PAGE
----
Tondar's Daily Rant

Prepare yourself for the writings of Tondar the Destroyer, Baron of Atlanta, Rightful Heir to the Throne of Spain, from whom all babies come. As his will be blogged, so let it be done.

Thursday, July 17, 2008

WHERE DO THE WINGS GET IT?

From Seth...

You've heard how much the Red Wings build by finding guys late in the draft. But the degree to which Detroit's scouting out-jobs the rest of the league is simply uncanny.

I wonder if anyone's done an article on how the Wings built this scouting monster.

With the signing of Dick Axelsson, the Wings now have six of the seven guys they drafted in 2006 under contract (five with the Wings). Axelsson, Cory Emmerton, Daniel Larsson, Jan Mursak and Logan Pyett are signed to Detroit contracts, and Shawn Matthias played in the NHL this year with Florida (he's the guy we traded for Bertuzzi). The last guy drafted in '06 is Nick Oslund, who's still playing college hockey, so he could still be signed in three years as well.

That's six, maybe seven NHLers in seven picks. That's friggin unreal, unbelieveable, unheard of.

And we didn't even have a first round draft pick!

Teams hope to get half of a draft class to the NHL maybe once a decade. If you can find one regular a year beyond the first 10 picks, you're lucky.

Yet this is becoming a regular thing for Detroit. In '02 we nabbed Hudler and Tomas Fleishmann (2nd line winger for Washington, traded for Rob Lang) in the late 2nd round, moved up to get Vlatteri Filppula in the bottom of the 3rd, nabbed Logan Koopmans in the tail end of the 5th, found Derek Meech at the end of the 7th, and with the last pick in the draft discovered Jonathan Ericsson, who's now the best defensive prospect in hockey. That's a draft after winning the cup, when by all rights the Wings should have been locked out of anything useable.

The most any team has ever gotten to the show in a draft year is eight, which was accomplished by...wait for it...the Detroit Red Wings. The legendary 1989 class introduced Mike Sillinger, Bob Boughner, Nicklas Lidstrom, Sergei Fedorov, Shawn McCosh, Dallas Drake and Vladimir Konstantinov.

In 2005, TSN did a review of the best and worst draft picks in history. The top three value picks of all time, according to the article, were Lidstrom, Zetterberg and Datsyuk. In the article, the author said if he'd been allowed to choose a 4th and 5th, he would have gone with (LA pick) Luc Robitaille, then Konstantinov or Fedorov.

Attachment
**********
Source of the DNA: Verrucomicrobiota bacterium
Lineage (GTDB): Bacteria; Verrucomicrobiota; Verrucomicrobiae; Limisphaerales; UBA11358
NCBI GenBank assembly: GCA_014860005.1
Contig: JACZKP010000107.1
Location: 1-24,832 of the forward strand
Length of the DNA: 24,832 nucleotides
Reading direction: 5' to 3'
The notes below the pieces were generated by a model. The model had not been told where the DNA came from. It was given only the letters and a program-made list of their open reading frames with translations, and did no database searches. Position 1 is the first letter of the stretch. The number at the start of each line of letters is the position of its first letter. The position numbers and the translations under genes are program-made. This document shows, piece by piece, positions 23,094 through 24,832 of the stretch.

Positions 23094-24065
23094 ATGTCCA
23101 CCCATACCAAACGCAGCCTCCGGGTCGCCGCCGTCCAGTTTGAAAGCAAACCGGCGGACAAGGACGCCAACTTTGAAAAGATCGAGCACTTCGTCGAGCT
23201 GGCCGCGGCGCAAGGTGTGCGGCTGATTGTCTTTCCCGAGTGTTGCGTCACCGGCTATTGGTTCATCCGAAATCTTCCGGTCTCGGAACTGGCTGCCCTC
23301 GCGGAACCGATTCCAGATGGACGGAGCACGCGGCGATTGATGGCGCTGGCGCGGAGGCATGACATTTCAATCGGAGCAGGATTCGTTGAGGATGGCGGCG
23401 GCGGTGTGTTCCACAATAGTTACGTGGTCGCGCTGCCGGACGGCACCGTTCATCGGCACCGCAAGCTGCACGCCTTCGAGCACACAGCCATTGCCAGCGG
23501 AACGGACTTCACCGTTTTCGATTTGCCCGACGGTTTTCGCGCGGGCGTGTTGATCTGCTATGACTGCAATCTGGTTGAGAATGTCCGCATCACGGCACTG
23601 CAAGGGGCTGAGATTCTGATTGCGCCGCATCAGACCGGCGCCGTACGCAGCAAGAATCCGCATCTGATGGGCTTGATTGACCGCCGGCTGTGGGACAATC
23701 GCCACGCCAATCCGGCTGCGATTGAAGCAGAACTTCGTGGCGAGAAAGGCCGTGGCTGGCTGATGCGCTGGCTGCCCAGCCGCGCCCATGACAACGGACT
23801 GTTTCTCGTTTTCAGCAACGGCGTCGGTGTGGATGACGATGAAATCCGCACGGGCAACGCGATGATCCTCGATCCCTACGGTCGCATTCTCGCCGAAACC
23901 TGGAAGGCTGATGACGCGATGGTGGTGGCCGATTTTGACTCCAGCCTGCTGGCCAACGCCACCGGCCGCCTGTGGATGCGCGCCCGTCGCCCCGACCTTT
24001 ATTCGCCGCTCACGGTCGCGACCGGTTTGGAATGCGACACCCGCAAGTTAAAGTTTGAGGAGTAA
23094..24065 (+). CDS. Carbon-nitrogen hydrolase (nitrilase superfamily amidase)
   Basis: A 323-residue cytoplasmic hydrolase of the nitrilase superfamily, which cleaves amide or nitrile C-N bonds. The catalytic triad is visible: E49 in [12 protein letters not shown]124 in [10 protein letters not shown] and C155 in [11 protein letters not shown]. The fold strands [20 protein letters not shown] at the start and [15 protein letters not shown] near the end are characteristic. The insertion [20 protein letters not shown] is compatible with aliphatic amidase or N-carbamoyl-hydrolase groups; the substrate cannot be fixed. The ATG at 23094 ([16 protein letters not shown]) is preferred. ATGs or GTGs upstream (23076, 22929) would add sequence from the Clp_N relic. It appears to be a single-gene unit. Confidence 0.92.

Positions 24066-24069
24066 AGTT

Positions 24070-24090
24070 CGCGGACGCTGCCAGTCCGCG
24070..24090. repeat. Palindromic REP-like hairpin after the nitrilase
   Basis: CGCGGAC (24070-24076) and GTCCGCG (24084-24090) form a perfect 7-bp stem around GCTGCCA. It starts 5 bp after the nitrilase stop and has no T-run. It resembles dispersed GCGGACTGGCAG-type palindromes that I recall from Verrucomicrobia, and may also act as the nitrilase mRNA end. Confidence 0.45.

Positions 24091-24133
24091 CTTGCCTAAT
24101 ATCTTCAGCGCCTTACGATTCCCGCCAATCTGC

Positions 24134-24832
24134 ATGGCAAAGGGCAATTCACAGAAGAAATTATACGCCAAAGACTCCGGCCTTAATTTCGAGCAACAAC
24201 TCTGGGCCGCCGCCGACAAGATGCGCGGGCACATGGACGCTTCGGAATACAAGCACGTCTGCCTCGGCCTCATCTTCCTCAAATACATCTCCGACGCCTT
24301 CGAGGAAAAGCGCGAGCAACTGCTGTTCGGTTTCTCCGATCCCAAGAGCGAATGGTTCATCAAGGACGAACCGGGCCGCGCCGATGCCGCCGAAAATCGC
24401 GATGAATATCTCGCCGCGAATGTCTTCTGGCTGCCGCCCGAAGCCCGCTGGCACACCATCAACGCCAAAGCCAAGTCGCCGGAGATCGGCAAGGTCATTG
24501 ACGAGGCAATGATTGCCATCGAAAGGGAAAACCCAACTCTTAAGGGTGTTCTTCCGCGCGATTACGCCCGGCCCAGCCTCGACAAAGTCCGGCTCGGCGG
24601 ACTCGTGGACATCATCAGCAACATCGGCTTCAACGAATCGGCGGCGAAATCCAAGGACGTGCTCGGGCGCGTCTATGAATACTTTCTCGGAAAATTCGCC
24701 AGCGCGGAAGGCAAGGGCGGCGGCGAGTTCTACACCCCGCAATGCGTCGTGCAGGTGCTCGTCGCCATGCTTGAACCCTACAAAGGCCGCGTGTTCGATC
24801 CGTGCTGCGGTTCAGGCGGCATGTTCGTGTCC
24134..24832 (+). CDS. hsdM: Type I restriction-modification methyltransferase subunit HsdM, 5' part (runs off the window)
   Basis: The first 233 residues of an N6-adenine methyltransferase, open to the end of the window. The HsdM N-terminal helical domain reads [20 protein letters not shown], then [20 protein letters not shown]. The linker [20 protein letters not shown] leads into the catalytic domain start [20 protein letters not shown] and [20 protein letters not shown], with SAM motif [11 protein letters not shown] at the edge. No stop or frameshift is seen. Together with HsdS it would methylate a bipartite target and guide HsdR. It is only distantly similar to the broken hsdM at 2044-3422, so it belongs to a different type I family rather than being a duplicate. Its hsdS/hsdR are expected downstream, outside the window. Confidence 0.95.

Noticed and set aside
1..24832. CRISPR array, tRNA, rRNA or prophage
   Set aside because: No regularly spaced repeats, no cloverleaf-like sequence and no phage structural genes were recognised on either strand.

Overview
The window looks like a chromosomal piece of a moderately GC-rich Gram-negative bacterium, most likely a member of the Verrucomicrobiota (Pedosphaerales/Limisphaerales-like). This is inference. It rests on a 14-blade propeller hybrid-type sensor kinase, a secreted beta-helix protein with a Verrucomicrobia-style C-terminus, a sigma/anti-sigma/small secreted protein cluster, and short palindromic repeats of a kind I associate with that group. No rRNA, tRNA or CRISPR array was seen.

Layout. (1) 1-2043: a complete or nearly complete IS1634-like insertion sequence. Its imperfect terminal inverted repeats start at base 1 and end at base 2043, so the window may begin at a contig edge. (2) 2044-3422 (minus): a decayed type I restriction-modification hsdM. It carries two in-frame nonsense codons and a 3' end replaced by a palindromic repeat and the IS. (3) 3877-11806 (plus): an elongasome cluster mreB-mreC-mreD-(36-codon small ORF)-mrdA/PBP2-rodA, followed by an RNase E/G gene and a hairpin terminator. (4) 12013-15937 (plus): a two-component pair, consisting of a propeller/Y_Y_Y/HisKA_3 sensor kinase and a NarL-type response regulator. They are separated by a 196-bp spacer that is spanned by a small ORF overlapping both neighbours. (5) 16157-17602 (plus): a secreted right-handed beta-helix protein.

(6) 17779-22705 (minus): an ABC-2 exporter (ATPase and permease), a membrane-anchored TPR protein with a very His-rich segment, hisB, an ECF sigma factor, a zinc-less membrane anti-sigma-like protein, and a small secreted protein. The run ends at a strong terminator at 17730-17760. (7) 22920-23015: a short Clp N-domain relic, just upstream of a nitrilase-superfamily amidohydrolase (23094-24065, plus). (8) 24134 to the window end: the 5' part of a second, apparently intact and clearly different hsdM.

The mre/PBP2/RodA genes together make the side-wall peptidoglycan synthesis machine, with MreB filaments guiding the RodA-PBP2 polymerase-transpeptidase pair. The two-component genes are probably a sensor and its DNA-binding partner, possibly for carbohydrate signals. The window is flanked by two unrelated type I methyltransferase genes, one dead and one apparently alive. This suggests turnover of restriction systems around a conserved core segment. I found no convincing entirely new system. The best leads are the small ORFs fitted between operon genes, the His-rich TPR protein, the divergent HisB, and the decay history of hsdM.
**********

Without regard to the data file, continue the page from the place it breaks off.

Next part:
Tiger Woods only dreams of dominating his sport like Ken Holland and Jim Nill own hockey scouting.

The way it works out, you'd think the Red Wings would be getting to pick which guys they want first, then leave the pickins to the rest of the league (ahem, actually that would be Pittsburgh who gets to do that). Yet the Red Wings have been able to produce, by far, the most and best NHL talent from the draft of any other team during a span in which they had, by a shitload, the absolute worst draft position of any team. Whereas the Penguins were basically handed Sid Crosby (1st-2005), Evgeni Malkin (2nd-2004), Jordan Staal (2nd-2006), Marc-Andre Fleury (1st-2003) and Ryan Whitney (5th-2002) in five consecutive years, the Wings haven't even sniffed a Top 5 pick in almost 20 years -- Keith Primeau (3rd-1990) is the only Top 5 pick since 1986, and we had to trade up to make that selection.

In two decades of scouting dominance, we've gone without a 1st round pick seven times, and without a 2nd round pick four times.

In those 20 years, the NHL has done whatever was in its power to stop us. We found great players in Europe, so they limited the amount of time you had to sign European prospects. We negotiated directly with European teams, giving them value for their top players so they'd be willing to let us know when they found another, so the NHL stepped in and said all interleague transactions must be made by them. Then we started stockpiling kids in college, and the league is looking at closing that loophole too.

Considering the obstacles, it's amazing how many upsets this franchise has pulled, from being the first to realize European players could star in the NHL, to building our entire first line after the 150th pick. In fact, the greater the difficulty, the greater this team has shined. After trading our 1st and 2nd round picks in 1999 to get Chelios, the Wings still pulled the best player out of that draft, Zetterberg, at 210. Having sent away the 1st and 2nd picks in '04 for Schneider, the Wings' first pick -- 3rd round, 97th overall -- brought us the Mule, Johan Franzen. And in another draft where the Wings had no 1st round selection, we now have six, maybe seven guys on track to play in the NHL.

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